Top 4 Ways Adhesive Bonding Reduces Assembly Cost

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Bonding with adhesives reduces assembly costs

We are always looking for the big win / win, which is when you reduce manufacturing costs and at the same time improve product performance. Often choosing adhesive bonding over mechanical fastening provides the win / win scenario.


permabond bondingWelding, brasing, and soldering all require professional training and skill, but we all learned how to use glue in kindergarten!  (Yes I said glue again – if you’ve been following my blogs you’ll know the word glue all but gives me a rash.  I am happy to report, the therapy is going well and I can now say glue without twitching!)  Seriously though, industrial adhesives or engineering adhesives are a bit more than the glue we used in pre-school. Still, it doesn’t require a PhD in engineering to use even the most high tech engineering adhesives.

And although we always recommend following good personal protection practices during adhesive bonding, adhesion seems a fair shade safer than welding as there is no molten metal involved.  In addition to the time saved by not having to get garbed up like an astronaut to weld, adhesive bonding is generally a faster process.

Another way that adhesives reduce labour costs is that they are easily automated. Adhesive dispensing and curing stations can be automated to ensure precise application of one and two component adhesive systems. Although many adhesives cure independently with moisture or by mixing, those systems that require heat or light to cure can also be easily automated. Automation not only increases the speed at which production lines can run, it also increases the consistency of the application and cure process. Consistent manufacturing processes can increase quality and reduce rework or scrap.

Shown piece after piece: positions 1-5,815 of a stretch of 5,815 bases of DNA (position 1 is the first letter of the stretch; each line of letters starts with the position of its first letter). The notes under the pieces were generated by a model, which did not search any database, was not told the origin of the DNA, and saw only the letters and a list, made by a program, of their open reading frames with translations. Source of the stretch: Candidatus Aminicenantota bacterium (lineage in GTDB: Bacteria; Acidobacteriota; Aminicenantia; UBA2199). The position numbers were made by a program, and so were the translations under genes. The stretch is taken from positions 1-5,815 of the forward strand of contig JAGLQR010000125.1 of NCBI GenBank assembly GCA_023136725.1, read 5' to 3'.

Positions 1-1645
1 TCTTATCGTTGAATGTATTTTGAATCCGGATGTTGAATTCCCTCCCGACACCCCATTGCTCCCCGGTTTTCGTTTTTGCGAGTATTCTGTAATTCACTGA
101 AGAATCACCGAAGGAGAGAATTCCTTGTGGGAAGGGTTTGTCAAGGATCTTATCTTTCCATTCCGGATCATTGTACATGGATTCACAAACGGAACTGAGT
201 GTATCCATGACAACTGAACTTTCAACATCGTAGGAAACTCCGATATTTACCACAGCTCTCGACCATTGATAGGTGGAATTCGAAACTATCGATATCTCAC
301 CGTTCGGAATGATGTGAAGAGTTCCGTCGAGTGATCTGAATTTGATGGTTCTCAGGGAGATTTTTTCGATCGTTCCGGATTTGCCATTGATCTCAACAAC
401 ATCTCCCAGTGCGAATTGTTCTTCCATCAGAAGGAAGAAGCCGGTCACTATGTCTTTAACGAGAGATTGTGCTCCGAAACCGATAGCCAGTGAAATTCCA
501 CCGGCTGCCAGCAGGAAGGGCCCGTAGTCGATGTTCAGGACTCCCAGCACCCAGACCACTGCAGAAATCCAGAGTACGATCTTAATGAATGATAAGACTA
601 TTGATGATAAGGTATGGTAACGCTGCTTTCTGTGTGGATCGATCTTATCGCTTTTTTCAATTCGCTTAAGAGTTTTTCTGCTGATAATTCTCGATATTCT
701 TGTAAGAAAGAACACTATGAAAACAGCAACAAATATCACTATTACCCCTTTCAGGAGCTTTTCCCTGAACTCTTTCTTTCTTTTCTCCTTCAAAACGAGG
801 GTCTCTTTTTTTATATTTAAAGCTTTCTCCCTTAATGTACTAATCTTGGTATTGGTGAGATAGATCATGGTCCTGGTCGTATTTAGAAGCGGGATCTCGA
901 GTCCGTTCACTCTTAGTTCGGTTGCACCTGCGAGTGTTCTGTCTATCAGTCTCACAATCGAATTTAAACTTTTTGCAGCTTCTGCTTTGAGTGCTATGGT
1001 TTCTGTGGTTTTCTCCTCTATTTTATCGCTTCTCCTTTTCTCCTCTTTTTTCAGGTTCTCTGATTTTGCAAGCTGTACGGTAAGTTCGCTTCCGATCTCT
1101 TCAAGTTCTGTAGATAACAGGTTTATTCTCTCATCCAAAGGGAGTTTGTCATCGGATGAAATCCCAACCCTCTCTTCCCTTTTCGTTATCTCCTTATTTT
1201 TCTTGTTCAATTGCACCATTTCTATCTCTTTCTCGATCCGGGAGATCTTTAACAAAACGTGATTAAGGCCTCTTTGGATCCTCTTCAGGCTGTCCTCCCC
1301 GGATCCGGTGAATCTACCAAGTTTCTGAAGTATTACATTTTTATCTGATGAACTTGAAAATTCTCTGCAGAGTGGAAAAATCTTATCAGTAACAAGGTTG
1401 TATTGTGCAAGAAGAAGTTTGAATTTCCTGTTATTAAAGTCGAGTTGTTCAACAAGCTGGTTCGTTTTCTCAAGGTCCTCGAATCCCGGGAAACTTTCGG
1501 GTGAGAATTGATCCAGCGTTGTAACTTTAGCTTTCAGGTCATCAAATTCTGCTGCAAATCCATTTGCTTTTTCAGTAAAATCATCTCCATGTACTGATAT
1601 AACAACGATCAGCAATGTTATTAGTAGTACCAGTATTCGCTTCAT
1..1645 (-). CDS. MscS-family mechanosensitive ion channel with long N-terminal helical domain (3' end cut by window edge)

1. Reduce high labour costs associated with skilled professional welders.
  2. Reduce costs associated with plant safety due to the elimination of potentially dangerous welding equipment and flammable gases.
  3. Reduce time. Time is money and bonding take less time than welding.
  4. Reduce manufacturing costs with automation


To weld or mechanically fasten, thicker grades of metals are generally needed.  Since bonding (aka gluing) distributes stress across a larger area, thinner materials can be used.

bonding permabond Glass is another example; when mechanically attaching glass to metal (hinges etc.) thick glass must be used because holes are drilled into the glass for the fasteners.  Then upon attaching the fasteners, all of the stress associated to that fastener or hinge is localized to that one spot.  When stress is distributed across the entire bond area and when holes aren’t drilled into perfectly good glass, thinner glass can be used.

Machine tolerances of materials can be relaxed.  For example, press fit shafts require very tight machine tolerances to ensure parts don’t separate, adding a retaining compound can reduce costs associated with tight machine tolerances as the compound fills spaces between the metal unitising the assembly.